Lebanon's President Michel Aoun has for the first time publicly accused Saudi Arabia of detaining its prime minister.
Prime Minister Saad al-Hariri abruptly announced his resignation during a visit to the Saudi capital Riyadh on 4 November.
Mr Aoun said "nothing justified" Mr Hariri's continued absence. It was a breach of his human rights and an "act of aggression" against Lebanon.
The Saudi government has denied holding him against his will or putting pressure on him to resign in an attempt to curb the influence of its regional rival, Iran.
The Shia Islamist Hezbollah movement, an Iranian proxy that Riyadh considers a terrorist group, is part of the unity government that Mr Hariri formed last year.
A French presidential source said Mr Hariri would travel to France "in the coming days." French President Emmanuel Macron invited Mr Hariri and his family to France, after speaking by telephone to the prime minister and Saudi Crown Prince Mohammed bin Salman, the Elysee Palace said in a statement.
On Sunday night, Mr Hariri said in a television interview that he was free to leave Saudi Arabia and that he had left Lebanon in order to protect himself.
President Aoun's official Twitter account said: "Nothing justifies the failure of Prime Minister Hariri to return for 12 days. Therefore, we consider him to be held and detained, in violation of the Vienna Convention and human rights law.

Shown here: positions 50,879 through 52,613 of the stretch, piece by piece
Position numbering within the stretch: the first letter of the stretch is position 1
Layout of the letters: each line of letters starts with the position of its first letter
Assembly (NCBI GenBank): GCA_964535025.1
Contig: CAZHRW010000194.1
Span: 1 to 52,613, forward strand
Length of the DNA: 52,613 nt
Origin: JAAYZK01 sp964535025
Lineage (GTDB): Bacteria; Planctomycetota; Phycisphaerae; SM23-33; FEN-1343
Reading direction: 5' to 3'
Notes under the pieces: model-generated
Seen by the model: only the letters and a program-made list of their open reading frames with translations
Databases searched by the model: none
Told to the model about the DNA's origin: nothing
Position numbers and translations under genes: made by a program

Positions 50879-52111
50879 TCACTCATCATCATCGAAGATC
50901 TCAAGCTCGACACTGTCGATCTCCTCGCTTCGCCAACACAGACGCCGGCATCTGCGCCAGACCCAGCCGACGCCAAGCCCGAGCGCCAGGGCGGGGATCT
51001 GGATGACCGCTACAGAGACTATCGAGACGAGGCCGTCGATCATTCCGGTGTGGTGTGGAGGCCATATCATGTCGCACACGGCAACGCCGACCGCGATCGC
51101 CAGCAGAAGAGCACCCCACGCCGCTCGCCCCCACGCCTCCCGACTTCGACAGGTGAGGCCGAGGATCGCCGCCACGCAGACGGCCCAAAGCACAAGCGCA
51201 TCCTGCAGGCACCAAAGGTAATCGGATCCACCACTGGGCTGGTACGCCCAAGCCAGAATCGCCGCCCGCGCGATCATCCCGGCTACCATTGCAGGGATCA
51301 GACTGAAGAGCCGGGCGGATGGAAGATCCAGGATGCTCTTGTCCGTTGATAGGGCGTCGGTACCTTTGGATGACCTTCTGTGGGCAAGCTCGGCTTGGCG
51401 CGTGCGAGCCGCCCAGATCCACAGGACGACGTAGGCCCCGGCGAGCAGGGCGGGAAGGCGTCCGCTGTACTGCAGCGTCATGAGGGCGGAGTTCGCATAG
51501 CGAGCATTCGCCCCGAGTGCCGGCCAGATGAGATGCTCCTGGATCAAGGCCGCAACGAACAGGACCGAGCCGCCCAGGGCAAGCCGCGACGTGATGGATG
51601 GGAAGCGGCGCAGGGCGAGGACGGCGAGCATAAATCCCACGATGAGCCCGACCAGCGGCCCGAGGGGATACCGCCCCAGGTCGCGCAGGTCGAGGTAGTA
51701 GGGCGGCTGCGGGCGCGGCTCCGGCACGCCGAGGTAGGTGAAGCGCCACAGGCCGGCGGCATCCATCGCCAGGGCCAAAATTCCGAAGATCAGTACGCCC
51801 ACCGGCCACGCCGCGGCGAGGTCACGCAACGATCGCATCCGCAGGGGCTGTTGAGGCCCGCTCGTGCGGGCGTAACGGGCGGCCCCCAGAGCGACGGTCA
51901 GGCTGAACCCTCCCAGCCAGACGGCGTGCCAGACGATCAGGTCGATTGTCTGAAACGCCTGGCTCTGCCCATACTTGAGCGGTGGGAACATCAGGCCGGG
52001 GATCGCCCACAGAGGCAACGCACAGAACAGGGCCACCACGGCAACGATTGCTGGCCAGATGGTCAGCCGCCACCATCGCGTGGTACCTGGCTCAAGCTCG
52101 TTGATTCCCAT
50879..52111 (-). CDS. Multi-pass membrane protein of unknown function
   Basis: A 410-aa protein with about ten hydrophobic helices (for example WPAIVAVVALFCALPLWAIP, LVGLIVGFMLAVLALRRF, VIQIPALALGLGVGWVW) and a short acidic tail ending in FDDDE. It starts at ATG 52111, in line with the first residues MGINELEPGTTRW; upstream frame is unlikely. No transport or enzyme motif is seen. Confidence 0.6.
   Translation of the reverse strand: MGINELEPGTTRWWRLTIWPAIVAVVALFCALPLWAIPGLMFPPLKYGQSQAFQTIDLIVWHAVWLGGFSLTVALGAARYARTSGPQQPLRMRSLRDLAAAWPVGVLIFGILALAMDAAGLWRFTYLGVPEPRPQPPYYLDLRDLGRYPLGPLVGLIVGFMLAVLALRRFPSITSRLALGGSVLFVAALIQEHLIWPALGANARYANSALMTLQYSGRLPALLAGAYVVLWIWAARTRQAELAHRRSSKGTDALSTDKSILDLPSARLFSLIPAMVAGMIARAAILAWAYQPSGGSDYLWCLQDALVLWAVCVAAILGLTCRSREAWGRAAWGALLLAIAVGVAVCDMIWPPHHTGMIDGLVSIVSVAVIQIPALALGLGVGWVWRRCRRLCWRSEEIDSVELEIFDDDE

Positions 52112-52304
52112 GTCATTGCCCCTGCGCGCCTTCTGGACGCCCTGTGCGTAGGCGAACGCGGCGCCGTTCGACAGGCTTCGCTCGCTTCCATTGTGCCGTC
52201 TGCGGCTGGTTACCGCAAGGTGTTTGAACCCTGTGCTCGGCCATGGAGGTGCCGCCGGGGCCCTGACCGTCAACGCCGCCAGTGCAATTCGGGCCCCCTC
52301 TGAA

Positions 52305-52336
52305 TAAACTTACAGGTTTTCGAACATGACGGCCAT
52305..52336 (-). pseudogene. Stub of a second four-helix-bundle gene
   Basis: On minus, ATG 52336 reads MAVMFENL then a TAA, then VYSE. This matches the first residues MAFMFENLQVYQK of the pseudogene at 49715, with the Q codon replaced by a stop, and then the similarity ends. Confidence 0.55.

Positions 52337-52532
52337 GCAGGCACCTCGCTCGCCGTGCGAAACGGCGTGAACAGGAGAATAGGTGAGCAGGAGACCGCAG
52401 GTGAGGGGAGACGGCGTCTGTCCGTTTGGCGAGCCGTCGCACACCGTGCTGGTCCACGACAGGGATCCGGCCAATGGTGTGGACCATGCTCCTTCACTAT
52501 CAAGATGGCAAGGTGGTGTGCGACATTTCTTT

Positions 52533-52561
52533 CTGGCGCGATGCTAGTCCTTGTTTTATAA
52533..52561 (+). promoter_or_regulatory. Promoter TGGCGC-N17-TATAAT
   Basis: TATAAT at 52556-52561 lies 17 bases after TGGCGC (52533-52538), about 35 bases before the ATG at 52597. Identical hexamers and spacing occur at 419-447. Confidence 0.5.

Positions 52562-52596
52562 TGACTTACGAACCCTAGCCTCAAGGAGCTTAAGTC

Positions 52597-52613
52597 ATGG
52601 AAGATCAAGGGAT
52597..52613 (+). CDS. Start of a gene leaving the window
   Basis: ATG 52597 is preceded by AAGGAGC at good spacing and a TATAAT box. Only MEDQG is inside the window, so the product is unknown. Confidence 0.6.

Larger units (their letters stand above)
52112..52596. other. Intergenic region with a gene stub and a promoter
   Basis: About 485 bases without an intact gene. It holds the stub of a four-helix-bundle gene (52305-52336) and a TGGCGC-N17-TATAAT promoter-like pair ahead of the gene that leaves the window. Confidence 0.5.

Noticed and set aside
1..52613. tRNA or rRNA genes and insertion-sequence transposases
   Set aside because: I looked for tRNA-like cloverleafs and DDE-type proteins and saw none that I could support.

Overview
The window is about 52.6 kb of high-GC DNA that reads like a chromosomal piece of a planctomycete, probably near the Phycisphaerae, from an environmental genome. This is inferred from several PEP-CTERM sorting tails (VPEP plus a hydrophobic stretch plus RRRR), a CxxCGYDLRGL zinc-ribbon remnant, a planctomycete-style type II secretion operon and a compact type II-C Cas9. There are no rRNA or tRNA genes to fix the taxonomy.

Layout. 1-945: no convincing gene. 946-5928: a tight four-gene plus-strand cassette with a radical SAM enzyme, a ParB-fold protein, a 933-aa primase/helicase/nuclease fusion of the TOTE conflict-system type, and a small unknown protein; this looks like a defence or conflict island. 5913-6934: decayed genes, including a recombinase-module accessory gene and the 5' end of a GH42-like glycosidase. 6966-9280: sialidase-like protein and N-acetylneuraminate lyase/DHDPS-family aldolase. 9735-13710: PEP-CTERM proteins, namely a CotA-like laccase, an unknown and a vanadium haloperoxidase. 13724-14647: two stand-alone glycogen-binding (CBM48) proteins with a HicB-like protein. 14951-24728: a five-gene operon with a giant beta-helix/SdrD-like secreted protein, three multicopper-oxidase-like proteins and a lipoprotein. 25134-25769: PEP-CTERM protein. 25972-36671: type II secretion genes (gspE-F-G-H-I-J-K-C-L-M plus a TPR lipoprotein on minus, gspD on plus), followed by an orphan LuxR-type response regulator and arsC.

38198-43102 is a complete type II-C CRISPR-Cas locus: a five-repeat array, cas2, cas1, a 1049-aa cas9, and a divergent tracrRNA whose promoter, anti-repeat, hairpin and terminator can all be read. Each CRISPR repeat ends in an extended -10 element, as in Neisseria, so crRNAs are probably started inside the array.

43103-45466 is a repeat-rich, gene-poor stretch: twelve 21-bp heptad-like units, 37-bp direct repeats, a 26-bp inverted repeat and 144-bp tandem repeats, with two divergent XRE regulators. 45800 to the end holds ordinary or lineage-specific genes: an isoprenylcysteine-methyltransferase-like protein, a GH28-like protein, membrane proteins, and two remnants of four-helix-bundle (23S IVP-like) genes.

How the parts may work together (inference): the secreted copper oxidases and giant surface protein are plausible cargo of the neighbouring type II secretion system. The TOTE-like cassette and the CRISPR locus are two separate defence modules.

"No decision can be made on a resignation from abroad. He should return to Lebanon to present his resignation or withdraw it, or to discuss the reasons for it and how to address them."
Mr Aoun is a Maronite Christian former army commander who is an ally of the Islamist militia and political party Hezbollah.
He told journalists and media executives Mr Hariri and his family were restricted in freedom of movement and were under surveillance.
Mr Hariri responded swiftly to the president's comments, writing on Twitter: "I want to repeat and affirm that I am perfectly fine and I will return, God willing, to dear Lebanon as I promised you, you'll see."
A member of Mr Hariri's political party, the Future Movement, also told Reuters news agency that the prime minister and his family were not being detained.
Mr Hariri had accused Iran of sowing "discord, devastation and destruction" in the region and said he sensed there was an assassination plot against him.
His father Rafik - himself a former Lebanese prime minister - was killed in a suicide bombing in Beirut in 2005. Several members of Hezbollah are being tried in absentia at a UN-backed tribunal at The Hague in connection with the attack, though the group has denied any involvement.
Mr Hariri, a Sunni Muslim who became prime minister for the second time in late 2016 in a political compromise deal that also saw Mr Aoun elected president, has close ties to Saudi Arabia.
His father made his fortune in the Gulf kingdom and he owns properties there. He also holds both Lebanese and Saudi citizenship, and Riyadh backs his party.